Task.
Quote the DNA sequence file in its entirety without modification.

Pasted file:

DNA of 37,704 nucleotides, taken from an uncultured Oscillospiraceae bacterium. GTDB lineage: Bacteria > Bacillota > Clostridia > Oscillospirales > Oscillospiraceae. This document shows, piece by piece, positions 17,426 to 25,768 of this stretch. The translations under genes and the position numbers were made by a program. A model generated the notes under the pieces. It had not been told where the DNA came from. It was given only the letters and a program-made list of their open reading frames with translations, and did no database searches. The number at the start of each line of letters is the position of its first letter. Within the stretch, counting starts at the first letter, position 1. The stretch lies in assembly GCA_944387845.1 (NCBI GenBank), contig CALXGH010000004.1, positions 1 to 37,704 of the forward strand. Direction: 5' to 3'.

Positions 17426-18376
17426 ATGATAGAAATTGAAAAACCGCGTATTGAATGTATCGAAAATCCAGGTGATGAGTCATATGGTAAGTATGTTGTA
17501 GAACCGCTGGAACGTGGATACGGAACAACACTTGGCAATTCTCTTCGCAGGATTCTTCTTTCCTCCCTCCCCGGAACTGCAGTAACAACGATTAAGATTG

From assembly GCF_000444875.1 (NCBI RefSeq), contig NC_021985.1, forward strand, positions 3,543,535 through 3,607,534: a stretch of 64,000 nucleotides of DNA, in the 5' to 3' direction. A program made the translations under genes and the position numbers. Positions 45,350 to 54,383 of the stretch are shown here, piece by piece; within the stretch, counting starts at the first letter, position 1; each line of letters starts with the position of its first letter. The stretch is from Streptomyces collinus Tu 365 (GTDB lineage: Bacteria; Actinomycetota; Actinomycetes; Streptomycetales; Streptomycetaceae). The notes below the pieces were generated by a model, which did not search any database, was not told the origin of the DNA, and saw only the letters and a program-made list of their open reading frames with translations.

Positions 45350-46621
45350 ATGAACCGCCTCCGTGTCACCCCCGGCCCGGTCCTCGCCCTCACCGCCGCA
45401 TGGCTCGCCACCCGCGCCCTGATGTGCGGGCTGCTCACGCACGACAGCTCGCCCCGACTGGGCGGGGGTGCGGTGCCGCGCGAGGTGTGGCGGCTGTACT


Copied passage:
DNA of 37,704 nucleotides, taken from an uncultured Oscillospiraceae bacterium. GTDB lineage: Bacteria > Bacillota > Clostridia > Oscillospirales > Oscillospiraceae. This document shows, piece by piece, positions 17,426 to 25,768 of this stretch. The translations under genes and the position numbers were made by a program. A model generated the notes under the pieces. It had not been told where the DNA came from. It was given only the letters and a program-made list of their open reading frames with translations, and did no database searches. The number at the start of each line of letters is the position of its first letter. Within the stretch, counting starts at the first letter, position 1. The stretch lies in assembly GCA_944387845.1 (NCBI GenBank), contig CALXGH010000004.1, positions 1 to 37,704 of the forward strand. Direction: 5' to 3'.

Positions 17426-18376
17426 ATGATAGAAATTGAAAAACCGCGTATTGAATGTATCGAAAATCCAGGTGATGAGTCATATGGTAAGTATGTTGTA
17501 GAACCGCTGGAACGTGGATACGGAACAACACTTGGCAATTCTCTTCGCAGGATTCTTCTTTCCTCCCTCCCCGGAACTGCAGTAACAACGATTAAGATTG

From assembly GCF_000444875.1 (NCBI RefSeq), contig NC_021985.1, forward strand, positions 3,543,535 through 3,607,534: a stretch of 64,000 nucleotides of DNA, in the 5' to 3' direction. A program made the translations under genes and the position numbers. Positions 45,350 to 54,383 of the stretch are shown here, piece by piece; within the stretch, counting starts at the first letter, position 1; each line of letters starts with the position of its first letter. The stretch is from Streptomyces collinus Tu 365 (GTDB lineage: Bacteria; Actinomycetota; Actinomycetes; Streptomycetales; Streptomycetaceae). The notes below the pieces were generated by a model, which did not search any database, was not told the origin of the DNA, and saw only the letters and a program-made list of their open reading frames with translations.

Positions 45350-46621
45350 ATGAACCGCCTCCGTGTCACCCCCGGCCCGGTCCTCGCCCTCACCGCCGCA
45401 TGGCTCGCCACCCGCGCCCTGATGTGCGGGCTGCTCACGCACGACAGCTCGCCCCGACTGGGCGGGGGTGCGGTGCCGCGCGAGGTGTGGCGGCTGTACT